Design a vehicle from scratch in three years to enter a highly competitive market which is already carved up, with not just the public watching but also your new German parent company? Land Rover did, and came up with Freelander.
Freelander is Land Rover’s first car to have a monocoque bodyshell. It has independently sprung wheels, a transverse engine and a new gear option for descending steep slopes safely.
Every aspect of the new design was conceived by Land Rover engineers in the UK. Because the project began shortly after BMW’s take-over of the Rover Group in 1994 the pressure to produce a high-quality product was even more intense than usual. And, with an already crowded and competitive market, the need to produce it quickly was imperative.
Every new vehicle must undergo a substantial testing period of up to two years. So to minimise time-to-market the design must be completed as quickly – but obviously as completely – as possible. Land Rover aimed to have the Freelander ready for market inside three years, and for a vehicle being designed from scratch, this would be no mean feat. Land Rover’s design team was confident that the best way to streamline the design process was to adopt a concurrent engineering strategy based on Computervision’s EPD (Electronic Product Definition) tools.
For design purposes, the Freelander was split into 10 approximately equal sectors, broadly distributed along the length of the car. The front bumper and headlight assembly were in Sector 1, and the tailgate and the spare wheel mounting in Sector 10. Sector 5 brought front and back together to a certain extent with the floor pan and all the 4×4 transmission and exhaust systems. Each Sector had its own multi-disciplinary subset of the design team.
The new approach meant that the structure of the Freelander was defined long before the component parts had been physically – or even digitally – created. Each Sector team had to work independently of one another, but, to ensure that everything fitted together, each Sector needed access to the others’ parts geometry. The software that made this possible was Computervision’s CAMU (Concurrent Assembly Mock-Up).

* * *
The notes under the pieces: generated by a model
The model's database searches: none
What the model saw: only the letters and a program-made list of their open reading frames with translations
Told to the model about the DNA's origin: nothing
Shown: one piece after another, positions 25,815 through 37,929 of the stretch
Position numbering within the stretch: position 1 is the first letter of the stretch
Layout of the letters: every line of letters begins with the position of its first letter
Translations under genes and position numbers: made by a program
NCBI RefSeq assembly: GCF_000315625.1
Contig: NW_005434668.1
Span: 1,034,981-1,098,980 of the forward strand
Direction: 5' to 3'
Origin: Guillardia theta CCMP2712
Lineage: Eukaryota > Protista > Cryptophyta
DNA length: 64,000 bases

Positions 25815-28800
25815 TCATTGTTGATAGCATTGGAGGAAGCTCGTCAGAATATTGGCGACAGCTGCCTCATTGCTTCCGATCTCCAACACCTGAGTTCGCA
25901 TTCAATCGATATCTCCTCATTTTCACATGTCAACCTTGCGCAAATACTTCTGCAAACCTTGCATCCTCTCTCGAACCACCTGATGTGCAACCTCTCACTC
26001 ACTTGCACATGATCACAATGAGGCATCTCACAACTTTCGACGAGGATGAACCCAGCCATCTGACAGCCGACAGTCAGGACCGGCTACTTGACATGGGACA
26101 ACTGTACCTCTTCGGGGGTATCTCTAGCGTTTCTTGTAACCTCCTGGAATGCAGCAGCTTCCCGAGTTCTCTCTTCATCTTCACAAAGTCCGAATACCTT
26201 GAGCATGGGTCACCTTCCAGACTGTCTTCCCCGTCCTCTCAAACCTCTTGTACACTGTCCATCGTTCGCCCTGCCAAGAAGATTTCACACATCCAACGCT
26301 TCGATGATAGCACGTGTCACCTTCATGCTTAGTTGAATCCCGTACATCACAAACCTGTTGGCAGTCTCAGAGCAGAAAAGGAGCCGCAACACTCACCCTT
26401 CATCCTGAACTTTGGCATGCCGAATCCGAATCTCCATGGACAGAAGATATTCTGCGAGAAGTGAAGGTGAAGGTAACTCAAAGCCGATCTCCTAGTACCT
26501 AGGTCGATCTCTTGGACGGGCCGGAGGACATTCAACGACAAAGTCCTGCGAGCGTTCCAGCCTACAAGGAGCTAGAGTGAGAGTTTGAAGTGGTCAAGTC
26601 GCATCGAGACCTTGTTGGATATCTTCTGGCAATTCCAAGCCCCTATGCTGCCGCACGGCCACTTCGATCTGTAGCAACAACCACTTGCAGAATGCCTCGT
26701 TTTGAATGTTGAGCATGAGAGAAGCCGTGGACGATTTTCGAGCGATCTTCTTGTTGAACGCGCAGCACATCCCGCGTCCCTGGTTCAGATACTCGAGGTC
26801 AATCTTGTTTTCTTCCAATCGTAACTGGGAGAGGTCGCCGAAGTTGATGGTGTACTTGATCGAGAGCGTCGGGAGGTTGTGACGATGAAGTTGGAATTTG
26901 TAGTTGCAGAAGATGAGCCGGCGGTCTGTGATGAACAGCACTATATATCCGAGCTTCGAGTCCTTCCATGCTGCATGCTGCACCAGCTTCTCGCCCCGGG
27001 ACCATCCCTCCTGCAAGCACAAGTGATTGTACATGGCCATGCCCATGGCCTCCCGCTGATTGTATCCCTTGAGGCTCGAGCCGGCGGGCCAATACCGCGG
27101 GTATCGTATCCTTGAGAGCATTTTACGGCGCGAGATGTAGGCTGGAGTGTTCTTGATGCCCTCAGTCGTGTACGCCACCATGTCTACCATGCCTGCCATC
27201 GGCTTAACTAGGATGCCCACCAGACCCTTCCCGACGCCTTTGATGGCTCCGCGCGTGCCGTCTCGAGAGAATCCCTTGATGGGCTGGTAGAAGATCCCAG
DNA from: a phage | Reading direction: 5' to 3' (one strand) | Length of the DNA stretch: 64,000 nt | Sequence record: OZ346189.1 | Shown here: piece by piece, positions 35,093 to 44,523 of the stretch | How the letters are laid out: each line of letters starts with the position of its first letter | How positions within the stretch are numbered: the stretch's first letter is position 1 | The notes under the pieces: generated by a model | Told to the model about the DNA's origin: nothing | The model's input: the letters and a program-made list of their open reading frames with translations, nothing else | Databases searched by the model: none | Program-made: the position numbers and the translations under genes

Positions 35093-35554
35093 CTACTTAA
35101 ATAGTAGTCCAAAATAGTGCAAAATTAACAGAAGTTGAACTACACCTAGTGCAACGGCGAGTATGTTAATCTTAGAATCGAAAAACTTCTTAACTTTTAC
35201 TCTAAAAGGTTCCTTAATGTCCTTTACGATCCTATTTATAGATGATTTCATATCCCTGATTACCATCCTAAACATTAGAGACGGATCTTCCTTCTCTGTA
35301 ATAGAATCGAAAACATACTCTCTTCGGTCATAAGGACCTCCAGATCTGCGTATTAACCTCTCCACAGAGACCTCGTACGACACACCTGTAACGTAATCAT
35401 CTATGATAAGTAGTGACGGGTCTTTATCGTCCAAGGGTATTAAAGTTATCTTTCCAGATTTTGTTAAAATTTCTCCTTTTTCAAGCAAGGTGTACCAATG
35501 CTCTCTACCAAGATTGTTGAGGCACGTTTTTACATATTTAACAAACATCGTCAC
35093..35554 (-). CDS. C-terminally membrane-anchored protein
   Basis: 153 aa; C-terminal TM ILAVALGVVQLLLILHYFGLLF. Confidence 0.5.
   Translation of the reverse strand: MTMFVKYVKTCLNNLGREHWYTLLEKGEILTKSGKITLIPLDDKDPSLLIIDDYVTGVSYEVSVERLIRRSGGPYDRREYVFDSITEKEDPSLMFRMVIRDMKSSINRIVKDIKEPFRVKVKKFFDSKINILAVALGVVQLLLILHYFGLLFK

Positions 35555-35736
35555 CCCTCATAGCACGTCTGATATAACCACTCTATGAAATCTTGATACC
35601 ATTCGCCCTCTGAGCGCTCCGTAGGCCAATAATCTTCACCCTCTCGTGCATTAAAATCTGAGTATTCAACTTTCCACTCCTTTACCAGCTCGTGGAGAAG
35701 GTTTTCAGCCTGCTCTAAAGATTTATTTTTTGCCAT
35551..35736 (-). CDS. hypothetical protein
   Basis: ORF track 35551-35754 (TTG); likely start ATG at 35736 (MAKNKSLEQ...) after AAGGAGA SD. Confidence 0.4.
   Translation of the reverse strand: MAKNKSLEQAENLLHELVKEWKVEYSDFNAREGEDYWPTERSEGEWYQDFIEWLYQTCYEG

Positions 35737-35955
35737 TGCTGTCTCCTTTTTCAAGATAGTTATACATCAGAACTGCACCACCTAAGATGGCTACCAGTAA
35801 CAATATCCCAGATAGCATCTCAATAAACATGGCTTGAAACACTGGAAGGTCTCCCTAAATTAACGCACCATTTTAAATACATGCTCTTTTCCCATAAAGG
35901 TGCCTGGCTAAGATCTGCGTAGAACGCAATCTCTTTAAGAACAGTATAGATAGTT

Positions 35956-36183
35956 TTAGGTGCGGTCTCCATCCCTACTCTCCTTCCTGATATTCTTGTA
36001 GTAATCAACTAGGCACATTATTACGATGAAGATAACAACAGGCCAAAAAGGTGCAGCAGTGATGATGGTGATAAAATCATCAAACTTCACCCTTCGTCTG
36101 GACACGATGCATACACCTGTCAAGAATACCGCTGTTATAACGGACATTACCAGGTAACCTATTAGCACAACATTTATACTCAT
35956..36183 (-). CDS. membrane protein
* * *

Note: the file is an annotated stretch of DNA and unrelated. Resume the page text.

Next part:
CAMU allows design departments to formally lay out a complete assembly structure in advance of detailed design. As parts are created, pictorial representations of them begin to populate the assembly tree, and when these components need to be worked on they are ‘signed’ out individually so that the designer only activates the parts that he needs. In this way, designers will only be denied access to data if it is being used somewhere else. Land Rover’s ‘Rules of engagement’ ensure that no part is signed out any longer than it is needed.
The CAMU assembly model became far more than a repository of information, it also played its part in key design and manufacturing decisions. For example, the angle of the spare wheel mounting was changed after the CAMU model showed that it did not quite work aesthetically, and it was possible to generate animations to prove the innovative rear window operations.
Even with the tightest control over data and assembly layout, the quality of the final vehicle boils down to the quality of the part modelling: there is no point ensuring that all the parts fit together if they lack the form and style required. Land Rover used Computervision’s CADDS 5. Phil Ravenscroft, one of the team leaders in the Land Rover design office says, ‘We were setting out to model the whole of the car, from the headlights to the head gasket. We needed a reliable, versatile, high-end CAD system, and CADDS 5 had everything we needed.’
The Freelander project was completed on time and its reception so far is very promising for the vehicle’s success. Ravenscroft says ‘It really is quite an achievement. Without CADDS 5 and CAMU we would not have had the Freelander so soon, and we would never have had the quality vehicle we wanted.’
Computervision. Tel: 01203 417718.